A retrospective cohort comparison study.
To compare perioperative outcomes, radiographic parameters, and patient-reported outcome measures (PROMs) between minimally invasive unilateral laminotomy with bilateral decompression (MIS-ULBD) versus MIS transforaminal lumbar interbody fusion (MIS-TLIF) for treatment of low-grade lumbar degenerative spondylolisthesis.
Summary of Background Data.
While lumbar degenerative spondylolisthesis is a common condition, optimal surgical treatment remains controversial. Newer MIS techniques, which preserve bone, paraspinal musculature, and posterior midline stabilizers, are thought to reduce the risk of iatrogenic instability and may obviate the need for fusion. However, few comparative studies of MIS techniques for low-grade lumbar degenerative spondylolisthesis currently exist.
Materials and Methods.
Consecutive patients with low-grade (Meyerding grade I or II) lumbar degenerative spondylolisthesis treated with single-level MIS-ULBD or MIS-TLIF were identified retrospectively from a prospectively collected spine surgery registry from April 2017 to November 2021. Perioperative outcomes, radiographic data, and PROMs were assessed.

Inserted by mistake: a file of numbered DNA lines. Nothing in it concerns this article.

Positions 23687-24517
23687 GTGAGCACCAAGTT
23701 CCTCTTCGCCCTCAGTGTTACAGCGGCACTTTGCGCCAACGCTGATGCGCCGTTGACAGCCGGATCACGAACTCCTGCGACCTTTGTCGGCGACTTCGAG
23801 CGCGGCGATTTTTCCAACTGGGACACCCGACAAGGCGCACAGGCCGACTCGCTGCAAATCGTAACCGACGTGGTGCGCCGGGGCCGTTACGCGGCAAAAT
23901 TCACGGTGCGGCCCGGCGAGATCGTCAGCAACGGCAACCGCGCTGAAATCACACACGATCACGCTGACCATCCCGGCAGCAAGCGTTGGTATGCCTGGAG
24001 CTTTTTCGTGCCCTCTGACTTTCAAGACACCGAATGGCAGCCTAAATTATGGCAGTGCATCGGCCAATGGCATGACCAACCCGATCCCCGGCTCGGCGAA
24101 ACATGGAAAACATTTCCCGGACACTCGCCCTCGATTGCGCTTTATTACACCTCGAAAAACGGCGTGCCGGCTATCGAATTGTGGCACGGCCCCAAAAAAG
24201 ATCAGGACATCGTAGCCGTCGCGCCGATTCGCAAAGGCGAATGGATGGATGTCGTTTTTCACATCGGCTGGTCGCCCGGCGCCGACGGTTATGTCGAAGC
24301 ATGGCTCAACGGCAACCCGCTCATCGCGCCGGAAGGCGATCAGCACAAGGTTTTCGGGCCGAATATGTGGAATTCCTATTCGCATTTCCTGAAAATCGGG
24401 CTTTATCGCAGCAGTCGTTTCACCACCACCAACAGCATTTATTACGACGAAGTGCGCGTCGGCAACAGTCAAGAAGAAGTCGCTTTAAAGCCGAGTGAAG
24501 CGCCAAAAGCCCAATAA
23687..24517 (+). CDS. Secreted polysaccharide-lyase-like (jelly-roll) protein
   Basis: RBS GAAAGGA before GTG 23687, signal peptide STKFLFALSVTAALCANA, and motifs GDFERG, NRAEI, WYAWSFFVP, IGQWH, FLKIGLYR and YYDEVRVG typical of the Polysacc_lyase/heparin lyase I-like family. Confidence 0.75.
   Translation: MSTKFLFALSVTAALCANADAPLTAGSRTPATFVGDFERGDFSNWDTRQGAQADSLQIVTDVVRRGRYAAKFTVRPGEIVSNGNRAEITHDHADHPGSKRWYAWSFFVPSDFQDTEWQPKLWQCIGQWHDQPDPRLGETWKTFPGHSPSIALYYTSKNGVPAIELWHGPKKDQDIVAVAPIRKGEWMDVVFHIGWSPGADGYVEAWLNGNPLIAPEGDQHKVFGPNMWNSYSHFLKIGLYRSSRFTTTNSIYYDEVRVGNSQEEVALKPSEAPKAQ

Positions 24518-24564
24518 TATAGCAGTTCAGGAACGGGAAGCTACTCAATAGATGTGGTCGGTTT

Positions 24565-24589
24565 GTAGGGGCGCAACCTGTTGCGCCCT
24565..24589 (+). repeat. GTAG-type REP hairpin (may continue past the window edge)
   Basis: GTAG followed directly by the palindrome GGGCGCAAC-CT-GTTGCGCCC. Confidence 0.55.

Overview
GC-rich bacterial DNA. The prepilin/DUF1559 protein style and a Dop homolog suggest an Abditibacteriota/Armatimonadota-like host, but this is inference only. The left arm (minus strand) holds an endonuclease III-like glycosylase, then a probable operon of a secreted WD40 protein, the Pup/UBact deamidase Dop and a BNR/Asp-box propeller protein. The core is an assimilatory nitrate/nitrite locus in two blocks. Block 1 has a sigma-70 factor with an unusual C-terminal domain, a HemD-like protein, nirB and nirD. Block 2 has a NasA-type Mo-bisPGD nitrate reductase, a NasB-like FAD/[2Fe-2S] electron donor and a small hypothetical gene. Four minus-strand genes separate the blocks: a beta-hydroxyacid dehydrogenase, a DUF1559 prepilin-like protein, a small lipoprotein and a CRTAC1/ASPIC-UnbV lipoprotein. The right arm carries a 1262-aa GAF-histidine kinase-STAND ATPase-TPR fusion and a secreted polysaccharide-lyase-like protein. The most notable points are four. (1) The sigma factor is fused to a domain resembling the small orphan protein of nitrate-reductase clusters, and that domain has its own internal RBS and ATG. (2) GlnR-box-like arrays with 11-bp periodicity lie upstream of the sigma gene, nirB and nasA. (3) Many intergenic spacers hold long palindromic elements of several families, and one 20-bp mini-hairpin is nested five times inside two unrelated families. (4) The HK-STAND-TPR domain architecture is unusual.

A total of 188 patients underwent either MIS-ULBD or MIS-TLIF (79 MIS-ULBD and 109 MIS-TLIF). Patients who underwent MIS-ULBD tended to be older, had higher Charlson Comorbidity Index, lower mean percentage back pain, higher percentage of L4/L5 pathology, shorter operative time, lower estimated blood loss, and lower postoperative pain (P<0.05). In both groups, there were statistically significant improvements at one year for five of the six PROMs studied: Oswestry Disability Index (ODI), visual analog scale (VAS)-back pain, VAS-leg pain, Short Form 12 Physical Component Score (SF12-PCS), and Patient-Reported Outcomes Measurement Information System (PROMIS) (P<0.05). On multivariate analysis controlling for confounders, there were no associations between procedure type and achieving minimal clinically important difference at one year in any of the PROMs studied.
The current study suggests that both MIS-ULBD and MIS-TLIF result in significant improvements in pain and physical function for patients with low-grade lumbar degenerative spondylolisthesis.
Level of Evidences: